Bahá’í Holy Days and Observances
The Bahá’í calendar, also called the Badi (“wondrous” or “unique”) calendar, began March 21, 1844 CE, the year the faith began. This solar calendar has 19 months of 19 days. Each year, four or five intercalary days, called Ayyam-i-Ha, are added. The new year begins on the vernal equinox, March 20 or 21 on the Gregorian calendar. Years include the notation BE (Bahá’í Era) and days begin and end at sunset.
Bahá’ís observe 11 festivals each year. Nine of these are holy days when work and school are suspended.
Naw-Rúz is the Bahá’í New Year, falling on the spring equinox and marking the end of the annual 19-Day Fast. Bahá’ís celebrate this day along with Zoroastrians, Sufis, some Muslims and other peoples. Naw-Rúz—meaning “new year” or “new day” in Farsi and also spelled Nowruz, Norooz or Norouz—originated as an ancient Persian festival heralding the spring.
For Bahá’ís, the New Year is observed like most joyous holidays, with feasting, music and dancing. It also is a reminder that spring, just as it brings renewal of the physical world, also ushers in new spiritual light and reawakening.
Festival of Ridván – First Day of Ridván
This festival celebrates the 12 days in 1863 when Bahá’u’lláh, founder of the Bahá’í faith, announced his mission as God’s messenger. During this time, he stayed in a garden in Baghdad that he called “the Garden of Ridván.” (“Ridván” means “paradise” in Arabic.) Bahá’u’lláh proclaimed it the holiest Bahá’i festival, with the first, ninth and twelfth days as holy days.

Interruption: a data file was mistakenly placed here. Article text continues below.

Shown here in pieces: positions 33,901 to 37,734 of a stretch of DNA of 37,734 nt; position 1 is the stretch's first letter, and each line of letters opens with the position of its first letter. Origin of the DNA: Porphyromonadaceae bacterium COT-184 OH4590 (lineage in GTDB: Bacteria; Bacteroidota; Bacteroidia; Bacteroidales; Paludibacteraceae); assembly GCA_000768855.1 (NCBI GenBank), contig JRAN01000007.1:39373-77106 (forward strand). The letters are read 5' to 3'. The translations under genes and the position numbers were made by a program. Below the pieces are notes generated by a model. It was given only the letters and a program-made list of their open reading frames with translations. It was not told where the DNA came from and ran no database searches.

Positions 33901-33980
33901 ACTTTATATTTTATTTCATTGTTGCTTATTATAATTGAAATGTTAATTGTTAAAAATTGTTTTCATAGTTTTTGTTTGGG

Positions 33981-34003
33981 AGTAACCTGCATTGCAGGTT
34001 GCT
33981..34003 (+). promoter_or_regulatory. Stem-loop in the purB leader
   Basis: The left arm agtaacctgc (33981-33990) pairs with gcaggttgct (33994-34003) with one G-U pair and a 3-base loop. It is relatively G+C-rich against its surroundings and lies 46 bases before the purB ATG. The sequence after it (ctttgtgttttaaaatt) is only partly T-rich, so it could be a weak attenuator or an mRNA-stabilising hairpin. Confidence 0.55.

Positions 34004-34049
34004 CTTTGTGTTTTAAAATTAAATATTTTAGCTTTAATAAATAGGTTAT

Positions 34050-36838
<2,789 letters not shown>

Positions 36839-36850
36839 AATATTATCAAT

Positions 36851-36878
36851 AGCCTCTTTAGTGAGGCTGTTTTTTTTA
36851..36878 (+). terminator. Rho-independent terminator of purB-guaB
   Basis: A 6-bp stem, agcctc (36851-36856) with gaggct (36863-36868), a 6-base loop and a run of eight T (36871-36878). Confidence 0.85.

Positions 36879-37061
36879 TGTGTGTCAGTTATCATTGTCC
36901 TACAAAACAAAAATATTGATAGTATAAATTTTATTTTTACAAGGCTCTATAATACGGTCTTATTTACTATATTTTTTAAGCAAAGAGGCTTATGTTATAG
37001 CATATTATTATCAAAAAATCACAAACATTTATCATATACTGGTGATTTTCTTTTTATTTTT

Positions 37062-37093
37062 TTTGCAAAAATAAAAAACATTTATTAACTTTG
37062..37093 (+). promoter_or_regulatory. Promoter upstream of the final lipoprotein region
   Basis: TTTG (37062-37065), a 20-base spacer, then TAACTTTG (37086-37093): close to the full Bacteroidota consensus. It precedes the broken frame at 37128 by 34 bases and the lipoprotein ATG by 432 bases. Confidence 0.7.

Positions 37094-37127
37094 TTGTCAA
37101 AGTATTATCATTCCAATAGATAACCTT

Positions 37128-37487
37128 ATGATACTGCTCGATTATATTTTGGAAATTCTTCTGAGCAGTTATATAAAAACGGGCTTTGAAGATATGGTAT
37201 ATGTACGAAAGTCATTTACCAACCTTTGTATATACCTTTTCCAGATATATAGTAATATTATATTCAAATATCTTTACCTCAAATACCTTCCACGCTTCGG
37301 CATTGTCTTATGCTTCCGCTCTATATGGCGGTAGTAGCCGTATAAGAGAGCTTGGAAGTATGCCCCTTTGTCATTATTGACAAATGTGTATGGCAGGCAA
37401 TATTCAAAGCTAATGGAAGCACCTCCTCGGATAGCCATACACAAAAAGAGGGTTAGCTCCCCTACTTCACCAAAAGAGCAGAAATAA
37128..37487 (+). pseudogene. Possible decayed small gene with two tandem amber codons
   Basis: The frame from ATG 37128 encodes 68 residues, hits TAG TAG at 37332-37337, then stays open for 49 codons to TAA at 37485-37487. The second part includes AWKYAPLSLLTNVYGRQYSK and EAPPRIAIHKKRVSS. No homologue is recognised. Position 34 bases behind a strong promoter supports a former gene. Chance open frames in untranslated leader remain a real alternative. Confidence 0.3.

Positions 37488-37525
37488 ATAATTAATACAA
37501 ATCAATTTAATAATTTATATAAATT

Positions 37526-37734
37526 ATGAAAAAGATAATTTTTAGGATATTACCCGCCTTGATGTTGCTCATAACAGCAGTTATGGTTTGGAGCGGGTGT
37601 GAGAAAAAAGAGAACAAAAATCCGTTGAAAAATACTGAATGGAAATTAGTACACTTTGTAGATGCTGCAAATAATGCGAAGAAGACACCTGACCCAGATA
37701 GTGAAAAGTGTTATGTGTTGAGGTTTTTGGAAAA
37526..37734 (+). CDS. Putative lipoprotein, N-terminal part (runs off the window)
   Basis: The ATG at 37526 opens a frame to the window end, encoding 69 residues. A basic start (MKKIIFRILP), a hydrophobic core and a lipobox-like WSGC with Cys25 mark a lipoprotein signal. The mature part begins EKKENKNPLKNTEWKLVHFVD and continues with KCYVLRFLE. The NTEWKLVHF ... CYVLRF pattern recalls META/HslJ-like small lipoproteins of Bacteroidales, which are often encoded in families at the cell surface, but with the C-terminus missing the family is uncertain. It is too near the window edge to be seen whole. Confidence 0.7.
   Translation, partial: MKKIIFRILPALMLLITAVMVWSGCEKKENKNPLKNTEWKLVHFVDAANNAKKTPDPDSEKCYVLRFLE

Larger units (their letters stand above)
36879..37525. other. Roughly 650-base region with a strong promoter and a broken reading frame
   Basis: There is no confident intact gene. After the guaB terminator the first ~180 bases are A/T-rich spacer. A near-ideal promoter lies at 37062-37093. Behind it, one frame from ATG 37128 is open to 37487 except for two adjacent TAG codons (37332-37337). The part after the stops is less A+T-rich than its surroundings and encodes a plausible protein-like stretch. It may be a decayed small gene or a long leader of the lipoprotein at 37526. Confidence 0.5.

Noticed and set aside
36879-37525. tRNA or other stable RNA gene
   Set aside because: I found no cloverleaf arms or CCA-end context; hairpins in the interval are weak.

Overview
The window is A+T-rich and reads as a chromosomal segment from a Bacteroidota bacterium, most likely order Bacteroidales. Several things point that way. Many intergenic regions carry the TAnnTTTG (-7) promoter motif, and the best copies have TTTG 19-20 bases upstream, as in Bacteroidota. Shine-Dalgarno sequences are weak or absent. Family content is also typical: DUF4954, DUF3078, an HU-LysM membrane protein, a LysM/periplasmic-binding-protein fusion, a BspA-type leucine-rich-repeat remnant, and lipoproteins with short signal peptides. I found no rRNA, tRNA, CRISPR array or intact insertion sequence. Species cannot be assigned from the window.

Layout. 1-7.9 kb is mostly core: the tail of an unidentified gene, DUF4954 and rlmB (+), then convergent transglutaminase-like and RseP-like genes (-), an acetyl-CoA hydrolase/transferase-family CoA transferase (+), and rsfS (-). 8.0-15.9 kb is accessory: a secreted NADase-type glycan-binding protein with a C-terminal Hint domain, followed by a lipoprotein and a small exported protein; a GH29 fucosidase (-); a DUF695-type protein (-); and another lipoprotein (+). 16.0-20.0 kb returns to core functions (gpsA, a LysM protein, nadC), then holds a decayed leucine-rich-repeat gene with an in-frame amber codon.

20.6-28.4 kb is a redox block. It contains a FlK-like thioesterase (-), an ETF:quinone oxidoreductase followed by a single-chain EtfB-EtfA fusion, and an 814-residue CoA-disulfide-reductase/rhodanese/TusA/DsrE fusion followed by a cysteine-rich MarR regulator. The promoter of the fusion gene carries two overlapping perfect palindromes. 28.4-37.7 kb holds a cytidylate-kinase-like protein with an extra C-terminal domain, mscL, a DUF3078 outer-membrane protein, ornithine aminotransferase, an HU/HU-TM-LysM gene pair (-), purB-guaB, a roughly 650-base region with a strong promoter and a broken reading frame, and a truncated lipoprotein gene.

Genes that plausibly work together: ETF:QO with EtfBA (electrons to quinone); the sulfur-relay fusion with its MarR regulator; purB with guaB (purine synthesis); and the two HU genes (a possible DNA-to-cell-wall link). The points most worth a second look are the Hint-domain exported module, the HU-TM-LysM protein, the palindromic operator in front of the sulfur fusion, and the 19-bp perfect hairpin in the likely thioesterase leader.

The First Day of Ridván is the most important Bahá’í holy day. It begins at sunset on 13 Jalál (April 20 or 21), one month after the Gregorian calendar equinox. Bahá’í assemblies hold local, national and international elections on this day.
The authorities feared the spread of Bahá’u’lláh’s teachings. They banished him to Constantinople (now Istanbul, Turkey) and jailed, tortured and killed his followers. Amid the terror, Bahá’u’lláh and some followers moved to the Ridván Garden on the Tigris River in Baghdad. On April 29, the flooding Tigris receded enough to allow his family to cross and join him. The ninth day of Ridván is symbolized by this reunion and strength of the family bond.
On May 2, Bahá’u’lláh, 11 family members and 26 disciples left for Constantinople with great sadness. Escorted by the Turkish government cavalry, they were eagerly received wherever they stopped. The journey would turn into a lifelong exile for Bahá’u’lláh, including imprisonment and torture. Yet Baha’is celebrate this day with joy as the start of their faith. It is a symbol of renewal, peace, and Bahá’u’lláh’s vision of unity and progress for all people.
May 23, 1844 marks the beginnings of the Bahá’í faith in Shiraz, Persia (Iran). Sayyid `Alí Muhammad, a young merchant, proclaimed himself a new Manifestation of God. Further, he heralded another, greater messenger of God who would usher in an age of peace and justice. After his announcement, he took the title of Báb (which means “Gate” in Arabic).
May 29 marks the anniversary of the Ascension of Bahá’u’lláh, founder of the Bahá’í faith. The day is one of nine holy days in the Bahá’í calendar when Bahá’ís suspend work and school.
Bahá’u’lláh died after a brief illness in 1892 in the mansion of Bahji outside Akko (also known as Akka or Acre), in what is now northern Israel. After spending most of His life in exile, He was able to live his later years at Bahji in relative tranquility. He was buried in a small stone house adjacent to the mansion. This Shrine is the holiest place on earth for Bahá’ís, the place toward which they turn in prayer each day.
For a week after Bahá’u’lláh’s death, writes Shoghi Effendi, “a vast number of mourners, rich and poor alike, tarried to grieve with the bereaved family. . . Notables, among whom were numbered Shí’ahs, Sunnis, Christians, Jews and Druzes, as well as poets, ulamas and government officials, all joined in lamenting the loss. . .” read more at www.bahai.us